Receiving stolen property is a unique crime that is often charged against innocent people. For example, let’s say that your friend is visiting from out of town, and he gives you permission to borrow his car to run some errands. You are later pulled over by the police, and it turns out that the car…
Malicious Prosecution Litigation
Protecting the rights of those wrongfully accused in Philadelphia, New Jersey, and the surrounding states requires knowledge of law enforcement and the criminal justice system. At Wimmer Criminal Defense, PC, attorney Lauren A. Wimmer has consistently achieved results for clients in a wide range of criminal cases and has used that to her advantage to obtain just and favorable outcomes in subsequent state and federal proceedings against the city or county that initially filed the charges and the individual officers.
A malicious prosecution claim is often brought after the client receives a favorable verdict in state criminal proceedings. In other words, the client is either found “not guilty” after a trial or the client is found guilty at trial and their conviction is overturned after seeking relief pursuant to the Post-Conviction Relief Act (link to PCRA blog). This is because the client must plead and prove that the criminal proceeding ended in his favor, that is, the criminal proceeding ended in a manner that indicates the client’s innocence.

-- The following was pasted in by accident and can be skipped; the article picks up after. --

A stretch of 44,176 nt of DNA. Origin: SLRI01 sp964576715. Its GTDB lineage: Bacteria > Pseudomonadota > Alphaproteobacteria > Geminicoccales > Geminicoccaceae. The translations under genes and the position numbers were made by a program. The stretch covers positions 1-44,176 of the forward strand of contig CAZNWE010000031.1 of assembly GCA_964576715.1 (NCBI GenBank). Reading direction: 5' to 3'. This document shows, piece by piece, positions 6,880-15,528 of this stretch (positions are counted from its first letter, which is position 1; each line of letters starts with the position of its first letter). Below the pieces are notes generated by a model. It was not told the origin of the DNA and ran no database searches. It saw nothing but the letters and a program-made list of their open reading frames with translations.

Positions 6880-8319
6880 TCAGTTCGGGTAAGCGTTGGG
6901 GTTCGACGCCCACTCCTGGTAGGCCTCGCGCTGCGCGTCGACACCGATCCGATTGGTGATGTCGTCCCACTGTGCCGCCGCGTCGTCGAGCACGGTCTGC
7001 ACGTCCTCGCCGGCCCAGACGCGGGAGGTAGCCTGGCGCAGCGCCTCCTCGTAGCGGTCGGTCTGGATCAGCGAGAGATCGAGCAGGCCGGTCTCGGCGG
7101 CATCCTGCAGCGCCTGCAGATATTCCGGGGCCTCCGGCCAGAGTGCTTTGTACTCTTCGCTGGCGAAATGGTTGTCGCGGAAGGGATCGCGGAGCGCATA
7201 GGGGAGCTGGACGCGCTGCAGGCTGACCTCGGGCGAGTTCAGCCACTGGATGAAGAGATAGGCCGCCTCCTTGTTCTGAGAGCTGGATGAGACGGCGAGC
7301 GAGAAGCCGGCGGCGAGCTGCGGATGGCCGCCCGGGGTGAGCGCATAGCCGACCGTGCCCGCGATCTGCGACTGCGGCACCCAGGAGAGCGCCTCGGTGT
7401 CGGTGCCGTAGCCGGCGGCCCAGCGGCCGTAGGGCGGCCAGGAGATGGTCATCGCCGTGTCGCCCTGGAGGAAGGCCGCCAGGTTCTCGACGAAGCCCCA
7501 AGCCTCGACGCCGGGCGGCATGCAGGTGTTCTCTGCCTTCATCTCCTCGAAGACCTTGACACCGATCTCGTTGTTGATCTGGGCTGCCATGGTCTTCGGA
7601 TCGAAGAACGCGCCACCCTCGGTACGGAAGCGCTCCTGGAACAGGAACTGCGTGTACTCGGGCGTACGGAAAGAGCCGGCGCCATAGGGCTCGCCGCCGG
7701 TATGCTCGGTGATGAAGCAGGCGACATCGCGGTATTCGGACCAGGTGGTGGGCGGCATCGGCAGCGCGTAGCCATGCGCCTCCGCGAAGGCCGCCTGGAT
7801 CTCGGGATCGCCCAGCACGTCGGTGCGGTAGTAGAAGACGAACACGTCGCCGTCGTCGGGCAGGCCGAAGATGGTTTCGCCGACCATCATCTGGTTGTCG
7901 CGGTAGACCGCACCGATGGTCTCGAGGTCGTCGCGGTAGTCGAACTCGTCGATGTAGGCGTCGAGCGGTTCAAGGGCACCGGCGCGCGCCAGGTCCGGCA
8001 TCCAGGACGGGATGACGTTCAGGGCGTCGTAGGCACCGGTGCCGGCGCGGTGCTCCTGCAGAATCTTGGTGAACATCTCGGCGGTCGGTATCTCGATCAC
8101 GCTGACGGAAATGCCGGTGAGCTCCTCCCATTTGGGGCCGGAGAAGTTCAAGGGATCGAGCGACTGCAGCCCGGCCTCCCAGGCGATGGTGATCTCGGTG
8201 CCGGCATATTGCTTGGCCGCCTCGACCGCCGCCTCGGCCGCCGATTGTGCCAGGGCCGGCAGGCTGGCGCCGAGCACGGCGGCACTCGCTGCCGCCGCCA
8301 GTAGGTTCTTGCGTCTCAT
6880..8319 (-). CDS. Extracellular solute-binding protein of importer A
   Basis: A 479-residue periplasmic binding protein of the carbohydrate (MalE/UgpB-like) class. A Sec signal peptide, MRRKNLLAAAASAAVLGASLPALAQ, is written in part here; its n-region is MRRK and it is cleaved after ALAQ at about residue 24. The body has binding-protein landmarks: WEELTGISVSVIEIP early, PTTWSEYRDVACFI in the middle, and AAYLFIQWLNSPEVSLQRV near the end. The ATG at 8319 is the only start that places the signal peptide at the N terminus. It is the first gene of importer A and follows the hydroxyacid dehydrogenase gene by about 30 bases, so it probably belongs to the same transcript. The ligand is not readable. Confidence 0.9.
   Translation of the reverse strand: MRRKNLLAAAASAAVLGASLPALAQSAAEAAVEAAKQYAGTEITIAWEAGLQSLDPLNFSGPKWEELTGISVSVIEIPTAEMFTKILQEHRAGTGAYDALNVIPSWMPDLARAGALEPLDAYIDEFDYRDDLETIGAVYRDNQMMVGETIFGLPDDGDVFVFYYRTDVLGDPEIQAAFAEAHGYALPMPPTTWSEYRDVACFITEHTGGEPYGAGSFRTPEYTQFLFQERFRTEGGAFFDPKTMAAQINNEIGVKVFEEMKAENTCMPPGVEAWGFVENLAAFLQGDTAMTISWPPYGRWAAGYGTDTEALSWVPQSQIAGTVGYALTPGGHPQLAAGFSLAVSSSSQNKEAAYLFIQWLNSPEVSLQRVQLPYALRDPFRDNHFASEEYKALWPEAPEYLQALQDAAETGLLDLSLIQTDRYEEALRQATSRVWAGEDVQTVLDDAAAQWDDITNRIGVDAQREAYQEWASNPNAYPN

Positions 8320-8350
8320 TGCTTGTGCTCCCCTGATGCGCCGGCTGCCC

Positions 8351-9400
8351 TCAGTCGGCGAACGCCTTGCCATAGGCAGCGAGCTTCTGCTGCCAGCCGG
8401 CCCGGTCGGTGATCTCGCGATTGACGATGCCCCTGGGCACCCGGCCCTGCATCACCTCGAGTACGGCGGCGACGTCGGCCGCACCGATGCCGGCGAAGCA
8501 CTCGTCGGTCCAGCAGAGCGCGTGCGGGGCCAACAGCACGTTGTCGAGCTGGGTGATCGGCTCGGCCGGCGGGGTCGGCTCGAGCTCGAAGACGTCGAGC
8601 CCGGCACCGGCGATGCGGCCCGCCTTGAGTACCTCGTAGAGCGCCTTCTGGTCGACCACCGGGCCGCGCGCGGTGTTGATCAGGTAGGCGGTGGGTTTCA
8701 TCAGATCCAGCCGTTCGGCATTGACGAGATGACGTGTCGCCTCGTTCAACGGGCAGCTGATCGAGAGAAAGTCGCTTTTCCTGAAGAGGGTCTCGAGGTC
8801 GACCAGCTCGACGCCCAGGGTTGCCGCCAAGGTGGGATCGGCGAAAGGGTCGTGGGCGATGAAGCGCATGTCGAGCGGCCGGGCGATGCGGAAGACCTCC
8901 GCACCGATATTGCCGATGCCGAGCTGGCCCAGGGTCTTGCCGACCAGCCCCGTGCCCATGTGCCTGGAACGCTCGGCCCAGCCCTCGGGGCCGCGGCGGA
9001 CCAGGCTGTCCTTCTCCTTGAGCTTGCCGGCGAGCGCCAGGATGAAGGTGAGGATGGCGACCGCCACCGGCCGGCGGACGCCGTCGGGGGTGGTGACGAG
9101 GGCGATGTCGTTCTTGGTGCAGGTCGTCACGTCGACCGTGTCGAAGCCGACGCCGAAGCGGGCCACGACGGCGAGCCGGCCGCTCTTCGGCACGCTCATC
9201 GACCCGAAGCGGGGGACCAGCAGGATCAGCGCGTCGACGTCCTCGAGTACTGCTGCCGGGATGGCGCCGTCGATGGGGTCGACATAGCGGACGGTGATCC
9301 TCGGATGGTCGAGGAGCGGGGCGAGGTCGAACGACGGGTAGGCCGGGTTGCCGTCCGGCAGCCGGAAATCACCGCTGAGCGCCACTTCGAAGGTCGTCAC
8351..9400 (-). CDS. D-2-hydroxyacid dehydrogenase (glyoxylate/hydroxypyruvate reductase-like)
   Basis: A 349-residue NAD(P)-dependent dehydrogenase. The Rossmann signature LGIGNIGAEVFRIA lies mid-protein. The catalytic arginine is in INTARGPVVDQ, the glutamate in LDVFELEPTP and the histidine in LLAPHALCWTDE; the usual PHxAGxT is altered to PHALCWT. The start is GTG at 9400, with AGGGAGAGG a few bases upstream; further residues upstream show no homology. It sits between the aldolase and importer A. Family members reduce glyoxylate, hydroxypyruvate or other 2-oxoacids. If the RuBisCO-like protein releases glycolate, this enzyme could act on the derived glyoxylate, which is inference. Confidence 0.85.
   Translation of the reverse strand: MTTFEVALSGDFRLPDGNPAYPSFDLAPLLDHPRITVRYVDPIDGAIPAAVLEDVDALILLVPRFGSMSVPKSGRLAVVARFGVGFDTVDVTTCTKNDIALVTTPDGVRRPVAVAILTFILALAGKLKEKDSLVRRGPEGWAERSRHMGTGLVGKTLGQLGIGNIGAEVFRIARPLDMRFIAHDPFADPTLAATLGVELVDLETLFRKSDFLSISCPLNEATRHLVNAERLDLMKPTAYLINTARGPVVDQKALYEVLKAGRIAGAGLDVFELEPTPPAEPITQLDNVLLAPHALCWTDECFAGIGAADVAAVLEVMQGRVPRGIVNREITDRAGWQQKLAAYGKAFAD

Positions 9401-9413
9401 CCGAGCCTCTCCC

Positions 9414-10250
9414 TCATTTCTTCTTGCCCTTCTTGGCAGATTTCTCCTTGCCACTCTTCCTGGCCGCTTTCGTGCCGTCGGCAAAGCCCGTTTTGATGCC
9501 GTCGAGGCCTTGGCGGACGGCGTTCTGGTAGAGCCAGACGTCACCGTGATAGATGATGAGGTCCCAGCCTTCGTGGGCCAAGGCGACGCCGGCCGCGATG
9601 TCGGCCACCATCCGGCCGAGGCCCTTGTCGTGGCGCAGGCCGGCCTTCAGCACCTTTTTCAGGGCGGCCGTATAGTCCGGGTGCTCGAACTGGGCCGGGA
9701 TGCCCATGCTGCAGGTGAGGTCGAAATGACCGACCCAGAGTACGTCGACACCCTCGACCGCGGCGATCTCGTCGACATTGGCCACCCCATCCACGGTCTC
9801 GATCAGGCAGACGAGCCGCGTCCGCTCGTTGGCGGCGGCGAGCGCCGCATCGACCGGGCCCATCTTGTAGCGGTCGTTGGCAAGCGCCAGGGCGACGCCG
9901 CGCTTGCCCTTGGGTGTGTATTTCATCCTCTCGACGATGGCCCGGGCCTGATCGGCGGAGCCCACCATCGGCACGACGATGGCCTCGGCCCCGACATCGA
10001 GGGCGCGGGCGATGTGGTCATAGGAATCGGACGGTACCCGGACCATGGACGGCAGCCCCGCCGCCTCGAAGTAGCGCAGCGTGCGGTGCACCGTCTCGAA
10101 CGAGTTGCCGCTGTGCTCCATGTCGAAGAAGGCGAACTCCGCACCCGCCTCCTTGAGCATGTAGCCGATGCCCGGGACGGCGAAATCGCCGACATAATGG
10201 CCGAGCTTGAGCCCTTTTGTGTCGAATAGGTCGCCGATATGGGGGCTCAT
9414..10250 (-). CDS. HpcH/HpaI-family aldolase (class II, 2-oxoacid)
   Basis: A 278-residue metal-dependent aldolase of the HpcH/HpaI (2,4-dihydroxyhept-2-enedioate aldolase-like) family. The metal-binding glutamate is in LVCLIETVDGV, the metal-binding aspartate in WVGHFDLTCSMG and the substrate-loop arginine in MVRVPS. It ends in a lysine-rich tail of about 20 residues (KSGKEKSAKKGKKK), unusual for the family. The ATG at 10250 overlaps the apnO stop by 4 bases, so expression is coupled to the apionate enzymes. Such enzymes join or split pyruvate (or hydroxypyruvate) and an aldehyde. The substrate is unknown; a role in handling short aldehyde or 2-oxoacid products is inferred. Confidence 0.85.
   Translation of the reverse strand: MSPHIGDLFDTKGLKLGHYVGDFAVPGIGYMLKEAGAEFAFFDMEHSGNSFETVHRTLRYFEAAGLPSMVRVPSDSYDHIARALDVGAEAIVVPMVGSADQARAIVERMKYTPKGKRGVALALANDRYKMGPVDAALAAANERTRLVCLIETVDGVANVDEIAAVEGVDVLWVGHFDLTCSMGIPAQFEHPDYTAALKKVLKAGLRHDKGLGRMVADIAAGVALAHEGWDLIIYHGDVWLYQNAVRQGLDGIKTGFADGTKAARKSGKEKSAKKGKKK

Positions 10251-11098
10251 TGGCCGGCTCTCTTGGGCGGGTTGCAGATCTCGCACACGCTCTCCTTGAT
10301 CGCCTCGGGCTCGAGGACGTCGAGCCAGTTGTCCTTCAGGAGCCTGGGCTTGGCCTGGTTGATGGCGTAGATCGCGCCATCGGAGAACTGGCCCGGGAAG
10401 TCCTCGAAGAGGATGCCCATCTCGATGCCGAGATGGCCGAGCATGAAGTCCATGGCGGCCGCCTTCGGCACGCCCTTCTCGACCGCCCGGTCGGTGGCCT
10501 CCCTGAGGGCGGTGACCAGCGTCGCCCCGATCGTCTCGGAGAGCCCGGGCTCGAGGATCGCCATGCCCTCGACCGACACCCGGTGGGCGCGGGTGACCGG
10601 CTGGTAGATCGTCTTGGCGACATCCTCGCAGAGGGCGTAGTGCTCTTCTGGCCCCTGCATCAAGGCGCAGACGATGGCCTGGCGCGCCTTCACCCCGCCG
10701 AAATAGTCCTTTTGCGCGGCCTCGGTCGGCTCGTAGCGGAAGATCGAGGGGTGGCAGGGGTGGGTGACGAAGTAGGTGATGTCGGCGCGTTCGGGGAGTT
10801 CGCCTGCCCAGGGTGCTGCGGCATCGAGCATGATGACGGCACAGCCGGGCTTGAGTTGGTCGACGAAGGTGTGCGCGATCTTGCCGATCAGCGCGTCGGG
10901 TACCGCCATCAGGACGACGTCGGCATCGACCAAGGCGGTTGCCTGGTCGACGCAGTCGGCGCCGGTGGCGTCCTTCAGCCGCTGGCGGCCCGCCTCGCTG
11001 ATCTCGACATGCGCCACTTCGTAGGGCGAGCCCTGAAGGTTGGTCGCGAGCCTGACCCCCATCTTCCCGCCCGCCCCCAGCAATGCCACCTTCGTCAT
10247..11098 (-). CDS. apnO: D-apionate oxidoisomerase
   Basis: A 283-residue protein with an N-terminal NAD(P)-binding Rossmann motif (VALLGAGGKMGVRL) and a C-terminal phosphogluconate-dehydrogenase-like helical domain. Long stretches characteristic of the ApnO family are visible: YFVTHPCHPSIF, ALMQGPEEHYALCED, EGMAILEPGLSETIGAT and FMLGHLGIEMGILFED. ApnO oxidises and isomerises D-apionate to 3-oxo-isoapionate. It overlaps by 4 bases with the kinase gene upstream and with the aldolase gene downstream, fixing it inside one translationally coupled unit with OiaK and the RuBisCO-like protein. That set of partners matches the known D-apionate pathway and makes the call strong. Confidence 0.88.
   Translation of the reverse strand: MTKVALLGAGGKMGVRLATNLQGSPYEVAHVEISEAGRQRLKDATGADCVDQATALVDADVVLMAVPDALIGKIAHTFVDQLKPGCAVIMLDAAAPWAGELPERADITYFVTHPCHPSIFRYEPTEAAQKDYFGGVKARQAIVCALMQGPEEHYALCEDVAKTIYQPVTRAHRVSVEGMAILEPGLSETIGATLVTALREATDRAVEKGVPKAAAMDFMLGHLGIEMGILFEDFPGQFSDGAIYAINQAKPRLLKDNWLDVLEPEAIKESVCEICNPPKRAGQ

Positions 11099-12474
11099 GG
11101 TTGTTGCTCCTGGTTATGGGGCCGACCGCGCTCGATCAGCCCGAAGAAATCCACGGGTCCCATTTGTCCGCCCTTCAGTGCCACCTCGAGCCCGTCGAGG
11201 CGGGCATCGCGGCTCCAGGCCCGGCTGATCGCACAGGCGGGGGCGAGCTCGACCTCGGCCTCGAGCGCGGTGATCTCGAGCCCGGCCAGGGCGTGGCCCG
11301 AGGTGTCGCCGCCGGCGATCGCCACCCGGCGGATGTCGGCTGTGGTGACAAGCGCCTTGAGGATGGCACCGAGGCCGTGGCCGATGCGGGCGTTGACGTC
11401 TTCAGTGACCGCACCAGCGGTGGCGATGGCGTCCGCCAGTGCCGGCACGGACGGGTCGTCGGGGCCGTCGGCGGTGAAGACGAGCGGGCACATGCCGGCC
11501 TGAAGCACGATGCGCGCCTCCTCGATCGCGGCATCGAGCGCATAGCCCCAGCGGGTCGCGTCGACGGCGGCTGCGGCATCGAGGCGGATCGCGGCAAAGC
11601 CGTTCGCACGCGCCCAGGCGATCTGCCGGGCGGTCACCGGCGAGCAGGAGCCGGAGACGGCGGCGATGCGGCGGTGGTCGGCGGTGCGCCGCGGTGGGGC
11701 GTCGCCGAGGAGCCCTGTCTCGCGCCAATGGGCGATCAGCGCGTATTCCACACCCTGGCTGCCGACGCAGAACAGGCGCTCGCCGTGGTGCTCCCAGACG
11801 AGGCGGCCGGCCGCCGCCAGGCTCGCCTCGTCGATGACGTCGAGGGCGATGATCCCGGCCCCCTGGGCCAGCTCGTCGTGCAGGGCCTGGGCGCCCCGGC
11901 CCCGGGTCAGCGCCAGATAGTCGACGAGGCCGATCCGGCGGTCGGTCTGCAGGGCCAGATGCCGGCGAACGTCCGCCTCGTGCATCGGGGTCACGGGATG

A malicious prosecution may violate the Fourth and Fourteenth Amendments to the United States Constitution creating a federal law claim under 42 U.S.C. § 1983. To establish a malicious prosecution claim under § 1983, the plaintiff must prove a violation of his Fourth Amendment right to be free from unreasonable seizures. For purposes of a § 1983 malicious prosecution claim, the elements include:
- the defendant initiated a criminal proceeding;
- the criminal proceeding ended in his favor;
- the defendant initiated the proceeding without probable cause; that is, without a “fair probability” that the plaintiff committed the crime at issue;
- the defendant acted maliciously or for a purpose other than bringing the plaintiff to justice; and
- the plaintiff suffered deprivation of liberty consistent with the concept of seizure as a consequence of the legal proceeding
Malicious prosecution claims are often filed at the same time as claims for false arrest and false imprisonment. However, unlike false arrest or false imprisonment, a claim for malicious prosecution permits the plaintiff to collect damages for the amount of time they spent imprisoned or confined in jail. Call Wimmer Criminal Defense at (215) 712-1212 to discuss your rights today and to determine if filing a claim for malicious prosecution is right for you.
Determine if filing a claim for malicious prosecution is right for you
Call Wimmer Criminal Defense at (215) 712-1212 to discuss your rights today.